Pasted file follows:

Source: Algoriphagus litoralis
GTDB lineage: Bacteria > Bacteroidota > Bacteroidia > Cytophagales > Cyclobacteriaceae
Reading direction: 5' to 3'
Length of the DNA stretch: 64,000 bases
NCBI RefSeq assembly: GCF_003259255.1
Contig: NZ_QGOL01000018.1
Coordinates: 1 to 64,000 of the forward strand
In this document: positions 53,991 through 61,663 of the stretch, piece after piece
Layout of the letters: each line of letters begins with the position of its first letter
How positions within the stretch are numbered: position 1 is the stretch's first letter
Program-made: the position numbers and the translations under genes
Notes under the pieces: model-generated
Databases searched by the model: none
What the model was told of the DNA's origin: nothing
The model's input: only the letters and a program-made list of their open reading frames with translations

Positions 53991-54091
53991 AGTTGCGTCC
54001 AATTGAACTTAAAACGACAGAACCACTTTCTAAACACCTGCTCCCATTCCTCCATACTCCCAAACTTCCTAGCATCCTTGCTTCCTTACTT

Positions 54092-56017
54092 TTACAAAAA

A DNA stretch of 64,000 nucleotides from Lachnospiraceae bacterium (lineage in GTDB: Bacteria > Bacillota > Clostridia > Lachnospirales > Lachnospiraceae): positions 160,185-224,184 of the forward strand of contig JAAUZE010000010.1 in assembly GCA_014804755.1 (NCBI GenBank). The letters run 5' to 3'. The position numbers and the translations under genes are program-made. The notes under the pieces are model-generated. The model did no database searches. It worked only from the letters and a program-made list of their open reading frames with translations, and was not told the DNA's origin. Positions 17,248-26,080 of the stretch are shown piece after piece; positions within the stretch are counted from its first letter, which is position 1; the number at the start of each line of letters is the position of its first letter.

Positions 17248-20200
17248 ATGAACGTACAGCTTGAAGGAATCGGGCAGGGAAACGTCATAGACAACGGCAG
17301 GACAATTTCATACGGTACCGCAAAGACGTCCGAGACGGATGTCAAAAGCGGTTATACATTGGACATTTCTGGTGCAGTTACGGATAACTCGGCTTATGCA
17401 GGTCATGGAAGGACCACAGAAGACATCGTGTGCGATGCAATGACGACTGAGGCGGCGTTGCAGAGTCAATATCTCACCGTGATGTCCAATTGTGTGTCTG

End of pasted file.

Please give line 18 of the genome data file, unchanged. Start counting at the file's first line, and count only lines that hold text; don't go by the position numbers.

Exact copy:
54001 AATTGAACTTAAAACGACAGAACCACTTTCTAAACACCTGCTCCCATTCCTCCATACTCCCAAACTTCCTAGCATCCTTGCTTCCTTACTT